The implementation of a Temporary Preferential Parking District known as TPPD 215, in the small cul de sac neighborhood bordered by Lillian Way, Cahuenga Blvd. and Wilcox Avenue in Hancock Park, has ignited a controversy between homeowners (who want to restrict parking to residents of the area’s single-family homes) and apartment dwellers, some of whom have no parking in their building, and all of whom are being squeezed by commercial buildings north of Melrose trying to park on the very same streets.
About 26 residents attended a community meeting with CD4 Council Member David Ryu Sunday afternoon to discuss Ryu’s temporary suspension of the TPPD shortly after it was implemented, in response to complaints from residents in the apartment and condominium buildings on Rossmore Avenue.
“I pushed this through,” said Ryu. “This has been on the back burner for years and I made it a top priority to Hancock Park, but I mistakenly assumed that all the proper outreach had been done.” The TPPD215 was authorized by the DOT in April.
After residents from 601 N Rossmore objected to the TPPD implementation, Ryu agreed to change the boundaries of the District to include that building, which Ryu said has no parking. And since it is rent stabilized, the city is obligated to provide street parking for residents. Residents at 585 Rossmore have also asked to be included in the TPPD because their parking garage is prone to flooding. Yesterday, homeowners expressed their frustration with Ryu, who they said failed to communicate with them when he suspended enforcement and changed the TPPD boundaries.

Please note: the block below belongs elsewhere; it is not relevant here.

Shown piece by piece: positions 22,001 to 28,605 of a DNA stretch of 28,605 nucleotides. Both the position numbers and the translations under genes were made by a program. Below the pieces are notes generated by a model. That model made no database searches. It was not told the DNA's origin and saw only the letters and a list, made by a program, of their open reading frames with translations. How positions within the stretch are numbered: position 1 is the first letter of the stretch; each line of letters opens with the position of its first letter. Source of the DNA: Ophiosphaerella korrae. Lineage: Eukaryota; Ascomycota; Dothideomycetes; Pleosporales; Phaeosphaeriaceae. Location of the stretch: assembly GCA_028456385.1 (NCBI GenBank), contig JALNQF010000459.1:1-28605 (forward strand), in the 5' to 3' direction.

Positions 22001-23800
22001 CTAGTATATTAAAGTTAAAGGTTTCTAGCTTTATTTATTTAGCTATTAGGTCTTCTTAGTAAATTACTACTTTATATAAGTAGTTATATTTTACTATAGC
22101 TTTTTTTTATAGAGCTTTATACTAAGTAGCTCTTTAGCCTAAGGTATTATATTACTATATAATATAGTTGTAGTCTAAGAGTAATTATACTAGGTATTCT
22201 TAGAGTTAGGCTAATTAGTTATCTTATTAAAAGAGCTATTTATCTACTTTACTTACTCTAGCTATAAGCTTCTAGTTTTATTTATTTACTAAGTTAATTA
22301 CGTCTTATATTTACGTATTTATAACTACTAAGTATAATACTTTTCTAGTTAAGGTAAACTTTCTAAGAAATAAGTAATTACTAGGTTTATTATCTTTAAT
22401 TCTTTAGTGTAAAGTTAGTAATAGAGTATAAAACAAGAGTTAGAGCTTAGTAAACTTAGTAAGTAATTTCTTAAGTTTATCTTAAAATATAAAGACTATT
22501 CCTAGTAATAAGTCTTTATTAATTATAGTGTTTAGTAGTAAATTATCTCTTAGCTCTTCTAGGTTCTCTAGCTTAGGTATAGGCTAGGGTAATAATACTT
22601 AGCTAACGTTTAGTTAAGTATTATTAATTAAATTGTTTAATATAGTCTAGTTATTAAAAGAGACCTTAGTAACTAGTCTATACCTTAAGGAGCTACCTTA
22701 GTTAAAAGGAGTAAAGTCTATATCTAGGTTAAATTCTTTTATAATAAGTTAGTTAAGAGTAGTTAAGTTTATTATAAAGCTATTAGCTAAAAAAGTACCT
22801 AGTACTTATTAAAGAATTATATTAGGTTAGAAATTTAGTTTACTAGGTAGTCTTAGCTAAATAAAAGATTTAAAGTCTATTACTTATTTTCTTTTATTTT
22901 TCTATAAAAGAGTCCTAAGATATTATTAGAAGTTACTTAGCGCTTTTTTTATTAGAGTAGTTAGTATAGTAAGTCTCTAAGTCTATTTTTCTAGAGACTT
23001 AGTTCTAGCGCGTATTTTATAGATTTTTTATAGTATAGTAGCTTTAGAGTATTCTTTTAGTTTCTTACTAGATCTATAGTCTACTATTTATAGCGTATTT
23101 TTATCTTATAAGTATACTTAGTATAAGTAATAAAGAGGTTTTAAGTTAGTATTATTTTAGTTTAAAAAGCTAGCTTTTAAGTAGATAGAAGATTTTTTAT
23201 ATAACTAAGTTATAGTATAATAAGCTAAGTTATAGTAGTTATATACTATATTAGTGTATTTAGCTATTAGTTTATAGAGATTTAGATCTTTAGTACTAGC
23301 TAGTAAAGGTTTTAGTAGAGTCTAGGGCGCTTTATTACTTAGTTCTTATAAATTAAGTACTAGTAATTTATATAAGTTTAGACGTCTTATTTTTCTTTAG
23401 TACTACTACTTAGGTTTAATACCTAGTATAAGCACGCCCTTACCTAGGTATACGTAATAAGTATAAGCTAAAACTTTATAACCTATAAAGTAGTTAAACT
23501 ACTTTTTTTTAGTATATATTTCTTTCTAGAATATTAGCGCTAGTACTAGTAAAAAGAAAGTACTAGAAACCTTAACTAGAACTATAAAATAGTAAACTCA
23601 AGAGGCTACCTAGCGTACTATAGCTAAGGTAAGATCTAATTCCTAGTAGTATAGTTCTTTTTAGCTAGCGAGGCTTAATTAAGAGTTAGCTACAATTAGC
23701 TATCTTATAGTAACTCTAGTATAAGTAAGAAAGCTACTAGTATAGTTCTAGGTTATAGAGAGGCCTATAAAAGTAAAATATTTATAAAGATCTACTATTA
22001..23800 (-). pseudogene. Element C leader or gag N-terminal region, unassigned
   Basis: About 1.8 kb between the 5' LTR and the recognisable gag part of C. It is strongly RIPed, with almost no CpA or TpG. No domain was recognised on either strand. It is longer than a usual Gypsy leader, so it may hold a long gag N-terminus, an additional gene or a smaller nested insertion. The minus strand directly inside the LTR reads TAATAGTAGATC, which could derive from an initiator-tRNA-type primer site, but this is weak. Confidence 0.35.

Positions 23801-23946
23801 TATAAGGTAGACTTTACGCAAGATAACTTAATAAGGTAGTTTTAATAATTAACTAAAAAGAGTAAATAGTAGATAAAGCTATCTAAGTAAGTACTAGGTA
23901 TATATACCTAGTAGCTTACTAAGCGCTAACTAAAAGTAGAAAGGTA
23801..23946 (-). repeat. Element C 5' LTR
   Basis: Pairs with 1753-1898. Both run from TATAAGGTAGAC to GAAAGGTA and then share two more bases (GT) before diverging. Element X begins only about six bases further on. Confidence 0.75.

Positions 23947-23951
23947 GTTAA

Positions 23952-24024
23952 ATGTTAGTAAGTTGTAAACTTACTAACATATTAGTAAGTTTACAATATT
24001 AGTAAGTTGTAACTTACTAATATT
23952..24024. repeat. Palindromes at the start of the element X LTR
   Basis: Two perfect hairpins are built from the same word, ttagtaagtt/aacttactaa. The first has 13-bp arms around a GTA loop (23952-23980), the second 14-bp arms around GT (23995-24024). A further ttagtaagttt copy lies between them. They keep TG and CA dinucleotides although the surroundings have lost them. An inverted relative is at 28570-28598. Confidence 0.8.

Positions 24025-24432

An exasperated Ryu struggled to convince the discontented residents that he thought he was acting on the consensus of the neighborhood and was surprised by the reactions of homeowners and others who are now advocating the abolition of the TPPD. That brought on even more heated discussions.
Moving forward, Ryu said he hoped everyone would work together to allow the new TPPD to go into effect and then re-evaluate the situation after a year. This is, after all, a temporary district and must – by definition – be renewed annually at the discretion of the council office. According to Ryu, the city no longer allows temporary districts, in part because the approval process does not require notification of residents who are on adjacent streets, which was considered a flaw in the notification process for TPPD 215. (Only residents on the affected streets of Rosewood, Cahuenga and Lillian Way have participated in the parking discussions over the years.)
Ryu said enforcement of the parking district would begin in approximately three weeks. He encouraged everyone who has further questions to attend the Hancock Park Homeowners Association meeting Monday, October 17 at Third Street Elementary School at 7 pm. He also urged everyone to be neighborly and respectful, and invited any other suggestions for finding additional parking in the neighborhood, noting that he has already reached out to nearby Pavilions and ask the Department of Transportation to convert curb space to parking.